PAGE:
Ennio Morricone began his music career in 1946 after receiving a trumpet diploma. The next year, he was already composing theatre music, as well as playing in a jazz band to support his family. But his career in film music, which began in 1961, took off a couple of years later when he started working with his old school friend Sergio Leone and his brand of "Spaghetti Westerns."
He's perhaps most famous for that genre, yet he says they make up only eight percent of his repertoire, and he has turned down a hundred other such movies. "Everyone asks me to make Westerns," he says, "but I tend not to do them because I prefer variety."
A technical miracle
Turning to "The Mission," he says the great thing about that film score was its "technical and spiritual effect." By that, he means the way it managed to combine three musical themes related to the movie. The presence of violins and Father Gabriel’s oboe represent "the Renaissance experience of the progress of instrumental music." The film then moves on to other forms of music that came out of the Church reforms of the Council of Trent, and ends with the music of the native Indians.
The result was a "contemporary" theme in which all three elements -- the instruments that came out of the Renaissance, the post-conciliar reformed music, and the ethnic melodies -- harmoniously come together at the very end of the film. "The first and second theme go together, the first and third can go together, and the second and third go together," Morricone explains. "That was my technical miracle which I believe was a great blessing."
But the Italian composer says he doesn't have a formula for a successful film score. "If I knew, I would always write more music like this," he says, adding that the quality of the music depends on whether he is happy or sad. "When I'm less happy, I'm always saved by professionalism and technique," he says. He also won't mention any favourite pieces, or favourite movies. "I love them all because all have given me some kind of torment and suffering when working on them, but I mustn't and won't make a distinction," he says.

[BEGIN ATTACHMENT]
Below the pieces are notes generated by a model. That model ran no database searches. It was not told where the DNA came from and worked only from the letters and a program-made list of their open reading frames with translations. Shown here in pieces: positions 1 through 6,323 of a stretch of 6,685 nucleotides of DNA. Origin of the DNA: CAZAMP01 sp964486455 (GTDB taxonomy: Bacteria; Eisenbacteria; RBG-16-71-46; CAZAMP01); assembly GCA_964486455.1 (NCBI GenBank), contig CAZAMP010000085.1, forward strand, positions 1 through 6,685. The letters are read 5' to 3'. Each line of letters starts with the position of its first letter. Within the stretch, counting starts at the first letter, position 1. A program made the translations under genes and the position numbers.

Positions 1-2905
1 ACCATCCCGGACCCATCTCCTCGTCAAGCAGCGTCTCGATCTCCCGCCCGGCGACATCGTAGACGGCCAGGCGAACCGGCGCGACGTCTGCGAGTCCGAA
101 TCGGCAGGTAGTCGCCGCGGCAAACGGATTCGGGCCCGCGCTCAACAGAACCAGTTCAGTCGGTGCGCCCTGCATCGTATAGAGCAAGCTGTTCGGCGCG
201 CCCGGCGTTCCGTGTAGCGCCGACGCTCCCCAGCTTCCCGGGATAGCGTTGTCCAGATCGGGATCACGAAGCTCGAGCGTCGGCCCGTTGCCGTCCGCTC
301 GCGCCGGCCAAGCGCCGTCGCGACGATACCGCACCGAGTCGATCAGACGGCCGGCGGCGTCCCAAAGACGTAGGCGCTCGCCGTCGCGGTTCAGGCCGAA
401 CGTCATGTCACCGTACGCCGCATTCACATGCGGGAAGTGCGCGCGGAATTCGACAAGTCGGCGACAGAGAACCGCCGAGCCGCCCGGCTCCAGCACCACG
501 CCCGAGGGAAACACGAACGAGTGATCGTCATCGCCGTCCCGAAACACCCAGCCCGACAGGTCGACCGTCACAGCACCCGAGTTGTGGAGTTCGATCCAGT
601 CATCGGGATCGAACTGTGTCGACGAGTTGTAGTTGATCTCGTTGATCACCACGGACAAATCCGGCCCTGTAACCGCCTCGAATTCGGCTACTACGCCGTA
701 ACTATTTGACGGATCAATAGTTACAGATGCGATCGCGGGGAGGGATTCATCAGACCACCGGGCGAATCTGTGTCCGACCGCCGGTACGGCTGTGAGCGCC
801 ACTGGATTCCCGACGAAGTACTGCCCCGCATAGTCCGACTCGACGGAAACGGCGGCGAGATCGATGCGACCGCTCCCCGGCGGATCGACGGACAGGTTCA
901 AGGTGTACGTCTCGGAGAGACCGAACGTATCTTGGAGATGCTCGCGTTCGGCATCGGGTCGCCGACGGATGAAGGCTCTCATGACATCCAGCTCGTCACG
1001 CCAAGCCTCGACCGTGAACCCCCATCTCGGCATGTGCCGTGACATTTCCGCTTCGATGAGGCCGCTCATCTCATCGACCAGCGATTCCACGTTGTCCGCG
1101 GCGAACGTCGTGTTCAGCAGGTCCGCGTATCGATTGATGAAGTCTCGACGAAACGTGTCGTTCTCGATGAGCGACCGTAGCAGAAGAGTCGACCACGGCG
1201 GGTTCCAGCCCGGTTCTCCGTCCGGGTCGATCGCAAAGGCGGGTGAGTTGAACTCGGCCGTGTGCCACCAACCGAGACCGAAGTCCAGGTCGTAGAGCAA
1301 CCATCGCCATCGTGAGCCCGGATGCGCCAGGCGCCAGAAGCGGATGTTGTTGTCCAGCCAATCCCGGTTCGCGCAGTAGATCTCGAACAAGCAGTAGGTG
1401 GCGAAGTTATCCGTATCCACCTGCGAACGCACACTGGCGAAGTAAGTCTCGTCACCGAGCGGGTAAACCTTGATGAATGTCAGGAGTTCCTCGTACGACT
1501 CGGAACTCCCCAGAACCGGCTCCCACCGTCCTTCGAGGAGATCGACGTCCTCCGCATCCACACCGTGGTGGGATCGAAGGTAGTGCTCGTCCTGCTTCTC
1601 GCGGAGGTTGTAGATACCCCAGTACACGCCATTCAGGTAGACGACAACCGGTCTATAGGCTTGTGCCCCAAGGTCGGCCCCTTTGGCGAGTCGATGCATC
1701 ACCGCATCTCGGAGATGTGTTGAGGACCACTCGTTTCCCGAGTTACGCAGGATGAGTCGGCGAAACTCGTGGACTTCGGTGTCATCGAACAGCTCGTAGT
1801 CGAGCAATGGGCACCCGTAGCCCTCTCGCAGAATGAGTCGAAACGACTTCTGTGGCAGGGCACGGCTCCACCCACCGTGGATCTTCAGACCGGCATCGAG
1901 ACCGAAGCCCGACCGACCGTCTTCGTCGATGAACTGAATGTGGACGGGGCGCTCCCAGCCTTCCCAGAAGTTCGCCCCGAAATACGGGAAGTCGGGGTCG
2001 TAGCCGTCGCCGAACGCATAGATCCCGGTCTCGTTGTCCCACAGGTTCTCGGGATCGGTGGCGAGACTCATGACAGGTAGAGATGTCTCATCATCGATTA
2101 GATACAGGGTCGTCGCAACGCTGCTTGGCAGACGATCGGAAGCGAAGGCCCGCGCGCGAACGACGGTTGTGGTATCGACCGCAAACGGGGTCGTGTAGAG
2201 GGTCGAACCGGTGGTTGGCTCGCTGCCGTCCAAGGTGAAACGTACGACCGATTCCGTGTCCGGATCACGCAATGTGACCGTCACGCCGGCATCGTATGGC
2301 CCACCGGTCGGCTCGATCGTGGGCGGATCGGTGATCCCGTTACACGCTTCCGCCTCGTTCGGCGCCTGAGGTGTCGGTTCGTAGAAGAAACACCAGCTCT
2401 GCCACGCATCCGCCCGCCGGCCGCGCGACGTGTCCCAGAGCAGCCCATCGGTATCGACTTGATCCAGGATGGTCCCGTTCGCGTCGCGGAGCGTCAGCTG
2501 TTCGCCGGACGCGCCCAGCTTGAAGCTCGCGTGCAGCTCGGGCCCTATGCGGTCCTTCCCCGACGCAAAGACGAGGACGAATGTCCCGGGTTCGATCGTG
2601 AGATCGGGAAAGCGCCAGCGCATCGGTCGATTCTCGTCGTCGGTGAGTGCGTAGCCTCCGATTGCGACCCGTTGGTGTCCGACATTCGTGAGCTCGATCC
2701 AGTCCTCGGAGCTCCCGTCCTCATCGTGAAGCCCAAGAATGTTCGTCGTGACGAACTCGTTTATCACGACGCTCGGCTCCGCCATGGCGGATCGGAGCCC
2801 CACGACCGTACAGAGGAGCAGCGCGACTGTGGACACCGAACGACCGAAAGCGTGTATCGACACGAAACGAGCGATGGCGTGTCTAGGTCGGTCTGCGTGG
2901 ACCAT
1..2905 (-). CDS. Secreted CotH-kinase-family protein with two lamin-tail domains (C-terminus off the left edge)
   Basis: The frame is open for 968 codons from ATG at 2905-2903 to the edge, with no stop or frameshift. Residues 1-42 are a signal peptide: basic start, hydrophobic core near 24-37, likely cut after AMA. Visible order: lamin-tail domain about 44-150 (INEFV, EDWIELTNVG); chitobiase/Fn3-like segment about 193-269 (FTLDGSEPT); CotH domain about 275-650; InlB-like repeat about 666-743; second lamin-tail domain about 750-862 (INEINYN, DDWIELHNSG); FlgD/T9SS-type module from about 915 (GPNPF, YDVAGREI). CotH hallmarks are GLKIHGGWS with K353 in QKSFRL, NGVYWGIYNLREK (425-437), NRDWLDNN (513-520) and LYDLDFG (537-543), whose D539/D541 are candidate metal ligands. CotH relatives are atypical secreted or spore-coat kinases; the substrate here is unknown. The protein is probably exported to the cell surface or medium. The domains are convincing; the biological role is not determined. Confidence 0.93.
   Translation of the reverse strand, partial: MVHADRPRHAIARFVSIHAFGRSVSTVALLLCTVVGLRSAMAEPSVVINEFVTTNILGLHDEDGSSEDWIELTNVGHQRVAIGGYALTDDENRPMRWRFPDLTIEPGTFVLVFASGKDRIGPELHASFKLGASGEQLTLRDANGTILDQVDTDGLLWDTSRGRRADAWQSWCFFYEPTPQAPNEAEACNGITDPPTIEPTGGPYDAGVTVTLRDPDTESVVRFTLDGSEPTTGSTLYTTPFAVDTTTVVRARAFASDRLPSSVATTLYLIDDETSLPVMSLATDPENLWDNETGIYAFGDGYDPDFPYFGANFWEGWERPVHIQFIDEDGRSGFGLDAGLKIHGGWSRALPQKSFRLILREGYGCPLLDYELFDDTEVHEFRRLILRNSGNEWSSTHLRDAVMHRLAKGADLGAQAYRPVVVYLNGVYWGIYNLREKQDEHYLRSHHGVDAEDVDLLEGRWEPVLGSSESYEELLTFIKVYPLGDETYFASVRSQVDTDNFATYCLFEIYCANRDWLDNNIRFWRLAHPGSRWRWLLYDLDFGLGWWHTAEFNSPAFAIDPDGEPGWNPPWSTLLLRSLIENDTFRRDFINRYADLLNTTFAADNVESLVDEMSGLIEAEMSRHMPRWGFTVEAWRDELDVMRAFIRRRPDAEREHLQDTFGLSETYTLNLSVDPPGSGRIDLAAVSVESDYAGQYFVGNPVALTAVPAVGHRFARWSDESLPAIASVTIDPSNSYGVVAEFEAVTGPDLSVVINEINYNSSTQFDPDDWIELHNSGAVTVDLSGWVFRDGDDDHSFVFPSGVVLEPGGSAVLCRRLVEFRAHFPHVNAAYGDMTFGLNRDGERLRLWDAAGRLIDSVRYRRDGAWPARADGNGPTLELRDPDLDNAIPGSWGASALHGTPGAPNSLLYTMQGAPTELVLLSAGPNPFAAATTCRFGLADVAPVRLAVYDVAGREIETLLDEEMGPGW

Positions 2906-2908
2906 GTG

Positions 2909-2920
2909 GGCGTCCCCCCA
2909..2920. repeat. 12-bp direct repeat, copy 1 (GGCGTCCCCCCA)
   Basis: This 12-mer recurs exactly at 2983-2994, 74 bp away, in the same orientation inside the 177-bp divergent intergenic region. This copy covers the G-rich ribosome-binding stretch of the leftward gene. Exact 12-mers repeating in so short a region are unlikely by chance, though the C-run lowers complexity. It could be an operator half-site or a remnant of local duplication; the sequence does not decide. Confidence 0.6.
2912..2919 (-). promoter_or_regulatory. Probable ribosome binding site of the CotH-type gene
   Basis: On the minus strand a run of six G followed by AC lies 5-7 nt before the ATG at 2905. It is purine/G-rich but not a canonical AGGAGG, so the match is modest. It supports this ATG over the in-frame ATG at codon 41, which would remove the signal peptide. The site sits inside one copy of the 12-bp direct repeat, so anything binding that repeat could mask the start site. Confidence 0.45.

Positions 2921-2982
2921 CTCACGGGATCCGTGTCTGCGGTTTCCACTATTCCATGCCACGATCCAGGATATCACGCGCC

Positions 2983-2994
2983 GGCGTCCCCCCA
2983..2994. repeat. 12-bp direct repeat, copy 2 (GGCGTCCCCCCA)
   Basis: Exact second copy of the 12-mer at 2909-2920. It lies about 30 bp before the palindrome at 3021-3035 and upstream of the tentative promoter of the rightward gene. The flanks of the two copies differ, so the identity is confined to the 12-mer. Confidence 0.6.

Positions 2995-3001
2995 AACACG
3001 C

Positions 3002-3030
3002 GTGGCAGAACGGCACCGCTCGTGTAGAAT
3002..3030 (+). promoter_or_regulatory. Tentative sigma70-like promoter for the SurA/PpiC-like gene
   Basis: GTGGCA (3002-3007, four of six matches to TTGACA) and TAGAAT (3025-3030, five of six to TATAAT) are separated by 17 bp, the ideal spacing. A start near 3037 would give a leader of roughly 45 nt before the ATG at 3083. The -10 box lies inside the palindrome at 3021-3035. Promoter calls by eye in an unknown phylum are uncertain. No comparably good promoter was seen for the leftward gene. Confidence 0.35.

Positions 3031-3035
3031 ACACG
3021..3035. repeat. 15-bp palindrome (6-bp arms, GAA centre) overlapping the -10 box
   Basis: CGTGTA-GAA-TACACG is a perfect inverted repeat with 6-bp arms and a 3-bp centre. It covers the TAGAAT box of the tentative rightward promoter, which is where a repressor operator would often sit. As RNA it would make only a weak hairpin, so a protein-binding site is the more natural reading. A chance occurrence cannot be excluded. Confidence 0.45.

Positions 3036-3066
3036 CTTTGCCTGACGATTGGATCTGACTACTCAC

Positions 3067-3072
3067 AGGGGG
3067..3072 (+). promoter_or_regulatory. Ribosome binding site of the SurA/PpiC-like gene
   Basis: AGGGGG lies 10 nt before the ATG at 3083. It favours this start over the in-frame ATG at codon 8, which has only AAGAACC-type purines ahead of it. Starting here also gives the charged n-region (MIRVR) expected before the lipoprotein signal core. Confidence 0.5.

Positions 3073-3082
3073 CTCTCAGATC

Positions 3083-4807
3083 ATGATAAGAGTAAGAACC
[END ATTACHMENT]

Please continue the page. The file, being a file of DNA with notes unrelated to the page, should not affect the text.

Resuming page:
We turn to the subject of another keen musician: Pope Benedict XVI. Morricone says he has a "very good opinion" of the Holy Father. "He seems to me to be a very high minded Pope, a man of great culture and also great strength," he says. He is particularly complimentary about Benedict XVI's efforts to reform the liturgy -- a subject about which Morricone feels very strongly.
"Today the Church has made a big mistake, turning the clock back 500 years with guitars and popular songs," he argues. "I don't like it at all. Gregorian Chant is a vital and important tradition of the Church and to waste this by having guys mix religious words with profane, Western songs is hugely grave, hugely grave."
He says it's turning the clock back because the same thing happened before the Council of Trent when singers mixed profanity with sacred music. "He [the Pope] is doing well to correct it," he says. "He should correct it with much more firmness. Some churches have taken heed [of his corrections], but others haven't."
Maestro Morricone looks fit and considerably younger than his age, which enables him to continue to give concerts around the world. In fact, he is in more demand than ever: next month he'll be performing his soundtracks at the Los Angeles Hollywood Bowl.
Yet despite all his fame and accolades, this famous Italian composer hasn't lost any of his Roman earthiness and humility. It's perhaps this, as much as his stirring and unique compositions, which makes him one of Hollywood's greats.
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Edward Pentin is a freelance writer living in Rome. He can be reached at: firstname.lastname@example.org.